Endangered Species Act

April 5, 2009
Under the Endangered Species Act (ESA), gray wolves are listed as endangered species in 48 of the states, excluding Minnesota and Alaska. That was accurate until last year of 2008. The decision to lift the ESA, ensuring the wolves safety, was decided on March 28, 2008. It was only in Idaho, Wyoming, and Montana where most of the wolf population is in the United States.
The farmers in those areas should be very happy. The most common cause of death for wolves is conflict with people over livestock losses. Wolf predation on livestock is fairly uncommon, but the wolves that do prey on them are often killed to protect the livestock. Wolves are also killed due to human intrusive into wolf territory. Humans’ violating their space causes wolves to lose their habitat and many of their prey species.
I believe wolves should stay under the endangered species act even if their population rate reaches above 900. Wolves have been feared and misunderstood by our kind for plenty of years. They only see them as savage, dangerous creatures, never to be touched by human hands. Yet I seem them as creatures that should be coveted. Why should we destroy such a majestic creature as a wolf?
Wolves may have powerful jaw and sharp teeth, have excellent hearing, be able to smell 100 times better than us mere humans, or have thick fun, but they are no different than me or you. Like us wolves live with their family, called packs. Each pack has usually seven to twenty members containing a mother, father, their young, and other adult wolves. When their kin is in trouble they are there for each other. Wolves help each other hunt, travel, and feed. Mother and Father provide for the young until able to do so themselves. Pups tumble and roll, pounce, and fight, just as our young do. They even play tag and hide and seek. So why should we kill our brothers and sisters, creatures so much alike us?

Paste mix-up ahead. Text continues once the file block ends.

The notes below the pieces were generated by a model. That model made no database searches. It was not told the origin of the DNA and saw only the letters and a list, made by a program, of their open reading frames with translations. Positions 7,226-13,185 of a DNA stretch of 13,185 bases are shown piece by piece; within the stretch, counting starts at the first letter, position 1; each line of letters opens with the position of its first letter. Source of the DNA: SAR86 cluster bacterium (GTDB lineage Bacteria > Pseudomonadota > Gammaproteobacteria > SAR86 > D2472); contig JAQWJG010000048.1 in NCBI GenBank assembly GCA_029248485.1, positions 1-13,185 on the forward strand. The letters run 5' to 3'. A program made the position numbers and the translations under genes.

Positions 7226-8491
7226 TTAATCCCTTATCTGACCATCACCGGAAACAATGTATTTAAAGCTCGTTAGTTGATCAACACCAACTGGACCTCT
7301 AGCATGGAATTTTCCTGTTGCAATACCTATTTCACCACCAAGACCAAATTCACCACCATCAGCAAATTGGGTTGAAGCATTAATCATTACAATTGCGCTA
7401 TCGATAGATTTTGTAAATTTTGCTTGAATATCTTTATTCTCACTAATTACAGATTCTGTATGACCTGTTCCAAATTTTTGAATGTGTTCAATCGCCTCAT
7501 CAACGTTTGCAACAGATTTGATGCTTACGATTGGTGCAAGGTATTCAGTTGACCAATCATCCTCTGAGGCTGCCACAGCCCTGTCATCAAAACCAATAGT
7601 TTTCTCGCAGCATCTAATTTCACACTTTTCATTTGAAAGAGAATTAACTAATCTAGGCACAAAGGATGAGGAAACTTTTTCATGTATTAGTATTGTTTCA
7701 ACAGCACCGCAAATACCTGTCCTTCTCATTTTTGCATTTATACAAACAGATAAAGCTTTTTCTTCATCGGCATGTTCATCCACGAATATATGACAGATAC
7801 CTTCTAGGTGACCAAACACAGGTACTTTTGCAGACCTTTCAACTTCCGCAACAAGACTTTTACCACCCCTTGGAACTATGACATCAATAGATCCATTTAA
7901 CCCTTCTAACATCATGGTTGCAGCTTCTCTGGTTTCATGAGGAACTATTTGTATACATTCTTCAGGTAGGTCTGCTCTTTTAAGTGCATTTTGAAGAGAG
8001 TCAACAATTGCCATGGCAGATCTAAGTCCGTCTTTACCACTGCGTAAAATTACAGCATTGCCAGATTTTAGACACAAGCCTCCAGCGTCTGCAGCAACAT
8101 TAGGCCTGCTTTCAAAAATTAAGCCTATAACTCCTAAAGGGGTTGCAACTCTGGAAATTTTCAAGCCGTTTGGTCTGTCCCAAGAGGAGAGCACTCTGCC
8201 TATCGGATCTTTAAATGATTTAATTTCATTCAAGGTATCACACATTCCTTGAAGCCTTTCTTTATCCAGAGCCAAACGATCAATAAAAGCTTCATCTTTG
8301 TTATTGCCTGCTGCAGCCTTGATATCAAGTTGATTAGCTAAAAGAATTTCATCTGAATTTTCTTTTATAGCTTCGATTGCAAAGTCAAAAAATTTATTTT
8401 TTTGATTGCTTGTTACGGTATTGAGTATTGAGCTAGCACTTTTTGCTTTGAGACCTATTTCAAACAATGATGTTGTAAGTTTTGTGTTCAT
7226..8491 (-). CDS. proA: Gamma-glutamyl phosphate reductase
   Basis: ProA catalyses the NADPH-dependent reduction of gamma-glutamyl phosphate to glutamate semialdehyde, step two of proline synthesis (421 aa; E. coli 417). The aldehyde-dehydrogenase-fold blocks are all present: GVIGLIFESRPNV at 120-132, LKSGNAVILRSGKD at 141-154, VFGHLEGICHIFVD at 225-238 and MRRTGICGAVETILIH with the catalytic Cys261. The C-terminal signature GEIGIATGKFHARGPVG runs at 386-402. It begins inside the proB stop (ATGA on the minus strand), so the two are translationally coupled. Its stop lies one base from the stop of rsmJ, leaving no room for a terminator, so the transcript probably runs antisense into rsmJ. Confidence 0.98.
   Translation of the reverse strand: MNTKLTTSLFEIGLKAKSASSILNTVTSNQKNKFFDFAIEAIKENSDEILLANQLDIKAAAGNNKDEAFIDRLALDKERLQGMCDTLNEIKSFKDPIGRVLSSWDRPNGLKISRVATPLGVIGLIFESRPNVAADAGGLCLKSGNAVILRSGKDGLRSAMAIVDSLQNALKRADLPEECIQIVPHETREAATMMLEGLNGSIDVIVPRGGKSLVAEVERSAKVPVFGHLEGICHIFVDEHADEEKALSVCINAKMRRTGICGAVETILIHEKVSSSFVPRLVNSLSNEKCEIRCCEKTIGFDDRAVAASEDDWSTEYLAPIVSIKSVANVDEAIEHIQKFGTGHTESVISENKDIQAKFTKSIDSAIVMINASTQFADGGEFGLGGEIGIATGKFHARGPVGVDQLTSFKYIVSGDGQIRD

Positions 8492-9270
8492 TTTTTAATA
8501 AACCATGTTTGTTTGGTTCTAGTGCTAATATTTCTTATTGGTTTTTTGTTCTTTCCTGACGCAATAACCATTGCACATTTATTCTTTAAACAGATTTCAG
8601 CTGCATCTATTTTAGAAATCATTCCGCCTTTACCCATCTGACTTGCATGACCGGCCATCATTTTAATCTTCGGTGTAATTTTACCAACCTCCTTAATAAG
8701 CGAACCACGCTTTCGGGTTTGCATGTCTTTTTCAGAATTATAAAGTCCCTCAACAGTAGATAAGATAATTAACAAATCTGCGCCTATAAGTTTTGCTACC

The government took the wolves off the Endangered Species Act due to a rise in their population. There is an estimated guess that there 5,000 wolves living in the 48 lowers states and 7,000 to 11,200 living in Alaska. If wolves are allowed to be killed because there was an up rise in their population, shouldn’t humans be taken off of it as well? As of March, 2009 the world’s population is estimated to be about 6.76 billion. Since births outnumber deaths, the world’s population is expected to reach 9 billion by the year 2040. Why aren’t we allowed to kill off the excess amount of humans, just like we do to animals? We are beasts just like them, except we are higher up on the food chain and able to master fire.
Wolves should not be allowed to be slaughtered just because there are many of these graceful creatures. They should be allowed to remain on the endangered list because soon enough there won’t be many of them left once again. Unlike human wolves are able to take care of the excess numbers of themselves. There is a place for each and every one of them in a pack if they decide to belong to one. Humans are unable to care for all their kin; wolves do, which make them worthy of living and actually having a chance to have a life.





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